Dasquie: The area was of enormous strategic concern to many nations. The U.N. "six plus two" group [made up of the six countries that border Afghanistan, plus the United States and Russia] had tried to persuade the Taliban to take back the Afghan king in exchange for recognition. The biggest mistake of the U.N. and the U.S. was to consider the Taliban as independent and able to negotiate. Nobody saw the reality of the relationship between Osama bin Laden and Mullah Omar. So when the U.N.'s six-plus-two group and the U.S. said accept the king and give us Osama, it was incredible; it was like asking them to kill themselves. It was the very wrong way to negotiate. People say the only reason 9-11 happened is that Osama is a bad boy and the Muslims hate the U.S., but that is not enough. It is a pity to see that all our policies are built on that. It is very, very much more complex. They knew that if they did nothing they would lose. Everyone wanted to give power to the former king. When you think you are going to lose, the easy reaction is to be the first to attack. So 9-11 was not just a mad act, it was a political act meant to create a good ground for a big war in all Central Asia. Mullah Omar and bin Laden wanted to rally Muslims in Central Asia. In the last 10 years, the focal point of Islamists has taken off from the Middle East and gone into Central Asia.

The first President Bush has lots of connections with the Saudis and has made visits there as a private businessman with the merchant banking firm the Carlyle Group. Did you find any trace of the Carlyle Group on the financial trail?

Brisard: No. Carlyle has connections to the bin Laden family. Also, [Saudi banker and alleged terrorist financer] Khaleed bin Mahfooz financed the Bush oil companies in Texas in the late '70s and we discovered that he is also the primary financial support of Osama bin Laden. For years he was the personal banker of King Fahd, but now Mahfooz is under house arrest in Saudi Arabia for allegedly financing terrorist groups. He was arrested in 1999, but he is still a shareholder of the Saudi Bank National Commercial. He had charities around the world and one of them, International Development Foundation in London, has just been banned by the charity commission in London because of our book. We also make lots of connections with BCCI [Bank of Credit and Commerce International, the foreign bank closed 10 years ago after a huge scandal connected it to fraud, secret weapons deals, money laundering and the financing of terrorist groups]. We say the system financing bin Laden was more or less the revival of the BCCI. Even the associates of the BCCI are now involved in those networks. And bin Mahfooz was the operational director of BCCI.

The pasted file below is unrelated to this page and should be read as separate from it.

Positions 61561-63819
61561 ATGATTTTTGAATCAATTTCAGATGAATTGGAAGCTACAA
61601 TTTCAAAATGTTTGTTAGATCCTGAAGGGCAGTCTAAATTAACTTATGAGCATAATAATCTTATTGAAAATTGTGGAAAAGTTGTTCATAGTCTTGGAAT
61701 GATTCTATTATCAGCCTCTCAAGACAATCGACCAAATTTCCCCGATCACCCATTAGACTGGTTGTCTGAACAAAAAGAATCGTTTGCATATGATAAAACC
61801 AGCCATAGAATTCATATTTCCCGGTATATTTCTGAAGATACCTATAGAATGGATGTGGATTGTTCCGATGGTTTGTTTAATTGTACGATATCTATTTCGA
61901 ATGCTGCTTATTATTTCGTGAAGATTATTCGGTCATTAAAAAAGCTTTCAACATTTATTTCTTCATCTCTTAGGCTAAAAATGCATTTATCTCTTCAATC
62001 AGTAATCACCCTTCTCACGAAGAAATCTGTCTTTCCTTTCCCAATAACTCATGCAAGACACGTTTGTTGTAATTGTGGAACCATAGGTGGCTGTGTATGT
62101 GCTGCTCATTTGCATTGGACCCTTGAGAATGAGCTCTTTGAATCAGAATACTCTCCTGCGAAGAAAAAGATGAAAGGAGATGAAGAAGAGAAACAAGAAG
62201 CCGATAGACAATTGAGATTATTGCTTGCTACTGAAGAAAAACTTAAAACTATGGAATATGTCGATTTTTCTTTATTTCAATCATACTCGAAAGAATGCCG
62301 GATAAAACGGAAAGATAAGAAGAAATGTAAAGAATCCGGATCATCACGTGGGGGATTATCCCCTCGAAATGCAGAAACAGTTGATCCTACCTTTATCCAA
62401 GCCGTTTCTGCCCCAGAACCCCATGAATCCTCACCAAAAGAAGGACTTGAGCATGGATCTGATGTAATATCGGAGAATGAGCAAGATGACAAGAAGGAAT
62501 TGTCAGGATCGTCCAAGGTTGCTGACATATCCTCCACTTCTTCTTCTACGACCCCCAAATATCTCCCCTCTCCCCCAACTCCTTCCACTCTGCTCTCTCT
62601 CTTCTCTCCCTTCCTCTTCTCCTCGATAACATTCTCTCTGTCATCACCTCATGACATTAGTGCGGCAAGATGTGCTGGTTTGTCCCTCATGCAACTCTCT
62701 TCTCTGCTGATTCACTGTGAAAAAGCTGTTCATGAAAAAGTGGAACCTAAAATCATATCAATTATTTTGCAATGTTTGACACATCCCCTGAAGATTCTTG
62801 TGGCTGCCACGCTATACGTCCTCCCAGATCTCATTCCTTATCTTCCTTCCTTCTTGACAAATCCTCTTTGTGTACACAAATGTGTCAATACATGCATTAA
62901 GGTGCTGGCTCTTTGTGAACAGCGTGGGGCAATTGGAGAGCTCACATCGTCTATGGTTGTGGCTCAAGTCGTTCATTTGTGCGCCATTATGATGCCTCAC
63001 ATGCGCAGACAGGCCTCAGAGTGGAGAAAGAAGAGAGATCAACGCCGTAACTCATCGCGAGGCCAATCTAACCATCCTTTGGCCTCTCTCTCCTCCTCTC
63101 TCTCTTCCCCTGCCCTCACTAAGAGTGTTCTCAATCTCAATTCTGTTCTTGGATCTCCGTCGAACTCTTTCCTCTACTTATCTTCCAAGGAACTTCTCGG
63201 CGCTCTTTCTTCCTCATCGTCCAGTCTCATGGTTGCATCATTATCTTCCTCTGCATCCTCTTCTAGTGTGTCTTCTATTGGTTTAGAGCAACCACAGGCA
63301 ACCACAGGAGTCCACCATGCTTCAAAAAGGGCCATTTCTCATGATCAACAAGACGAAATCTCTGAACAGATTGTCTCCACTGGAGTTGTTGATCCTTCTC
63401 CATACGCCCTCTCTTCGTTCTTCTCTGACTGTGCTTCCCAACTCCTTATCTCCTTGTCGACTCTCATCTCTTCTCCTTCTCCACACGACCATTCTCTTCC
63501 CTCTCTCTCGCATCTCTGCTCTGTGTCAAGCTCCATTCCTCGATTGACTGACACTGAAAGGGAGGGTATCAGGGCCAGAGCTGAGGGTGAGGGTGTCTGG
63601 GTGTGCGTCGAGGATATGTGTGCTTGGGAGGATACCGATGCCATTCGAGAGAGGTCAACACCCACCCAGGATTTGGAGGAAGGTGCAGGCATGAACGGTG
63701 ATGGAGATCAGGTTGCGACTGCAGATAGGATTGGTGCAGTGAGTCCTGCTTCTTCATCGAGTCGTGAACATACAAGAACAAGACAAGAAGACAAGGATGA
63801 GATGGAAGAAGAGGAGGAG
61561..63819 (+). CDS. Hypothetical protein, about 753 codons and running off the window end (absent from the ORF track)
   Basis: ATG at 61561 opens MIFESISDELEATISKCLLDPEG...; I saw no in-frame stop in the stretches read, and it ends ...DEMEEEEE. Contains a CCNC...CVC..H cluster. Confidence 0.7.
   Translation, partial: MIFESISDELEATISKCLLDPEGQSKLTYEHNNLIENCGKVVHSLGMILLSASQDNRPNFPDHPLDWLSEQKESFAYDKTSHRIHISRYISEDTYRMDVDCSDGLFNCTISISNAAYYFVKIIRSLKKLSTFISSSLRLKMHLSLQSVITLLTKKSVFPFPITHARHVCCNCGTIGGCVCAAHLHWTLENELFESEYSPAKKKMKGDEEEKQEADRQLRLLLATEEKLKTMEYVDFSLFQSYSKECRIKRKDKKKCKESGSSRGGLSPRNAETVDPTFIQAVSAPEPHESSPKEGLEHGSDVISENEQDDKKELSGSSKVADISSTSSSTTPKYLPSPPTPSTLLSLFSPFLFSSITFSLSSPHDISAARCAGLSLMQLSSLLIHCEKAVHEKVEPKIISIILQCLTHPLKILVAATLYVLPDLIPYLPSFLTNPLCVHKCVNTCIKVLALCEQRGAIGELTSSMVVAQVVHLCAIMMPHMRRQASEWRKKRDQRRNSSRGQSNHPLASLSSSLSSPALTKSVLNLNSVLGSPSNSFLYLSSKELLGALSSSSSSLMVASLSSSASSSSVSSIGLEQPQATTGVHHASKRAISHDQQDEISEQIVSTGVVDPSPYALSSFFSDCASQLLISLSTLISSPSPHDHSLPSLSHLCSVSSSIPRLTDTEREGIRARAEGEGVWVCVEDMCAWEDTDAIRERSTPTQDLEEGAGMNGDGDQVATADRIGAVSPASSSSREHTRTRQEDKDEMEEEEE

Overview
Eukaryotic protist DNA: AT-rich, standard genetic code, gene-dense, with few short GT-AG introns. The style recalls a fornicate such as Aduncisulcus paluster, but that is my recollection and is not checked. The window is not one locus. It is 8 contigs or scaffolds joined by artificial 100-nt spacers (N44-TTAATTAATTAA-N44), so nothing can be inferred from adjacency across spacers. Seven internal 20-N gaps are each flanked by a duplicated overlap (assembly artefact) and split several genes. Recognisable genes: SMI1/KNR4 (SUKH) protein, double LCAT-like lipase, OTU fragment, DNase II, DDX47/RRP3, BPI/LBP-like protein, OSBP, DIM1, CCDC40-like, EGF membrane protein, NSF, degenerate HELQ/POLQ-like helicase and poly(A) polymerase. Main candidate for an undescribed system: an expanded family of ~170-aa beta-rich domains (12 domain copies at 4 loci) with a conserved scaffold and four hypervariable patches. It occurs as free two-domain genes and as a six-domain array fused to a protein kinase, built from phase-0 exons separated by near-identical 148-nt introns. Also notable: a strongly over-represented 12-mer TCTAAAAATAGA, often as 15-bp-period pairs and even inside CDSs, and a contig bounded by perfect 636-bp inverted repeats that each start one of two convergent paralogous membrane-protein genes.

Exactly how have the Saudis promoted Islamic terrorism?

Brisard: It's a political question for them. They have to support those religious fundamentalists because they are a large part of the regime of the kingdom and they need them to survive politically. Wahhabism, the Saudi form of Islam, is one of the harshest forms, and bin Laden is a product of his country.

Is there anything in the American press about your book you would like to correct?

Brisard: The main error is to say that the U.S. preferred oil to fighting against al-Qaida. That oversimplifies it. And it is also wrong to say John O'Neill told me that George Bush blocked inquiries into al-Qaida because of oil. It was not personally Bush [that O'Neill complained about]; it was a policy of putting diplomacy ahead of law enforcement going back to Clinton.

Why is the book so popular in France?

Brisard: Because there have been a lot of books about Sept. 11 and what happened and bios of bin Laden, but it's the first time that two investigators put facts on the table, documents, interviews and nothing else. We don't say it could have been stopped. If any government had known what was going to happen it wouldn't have happened. But we point out the role of the Western countries that led to Sept.11 -- back to 50 years ago, when we agreed to make an alliance with Saudi Arabia, and then by closing our eyes to the support they were giving fundamentalists around the world for the last 20 years.

By Nina Burleigh

Nina Burleigh (www.ninaburleigh.com) is author of “The Fatal Gift of Beauty: The Trials of Amanda Knox.”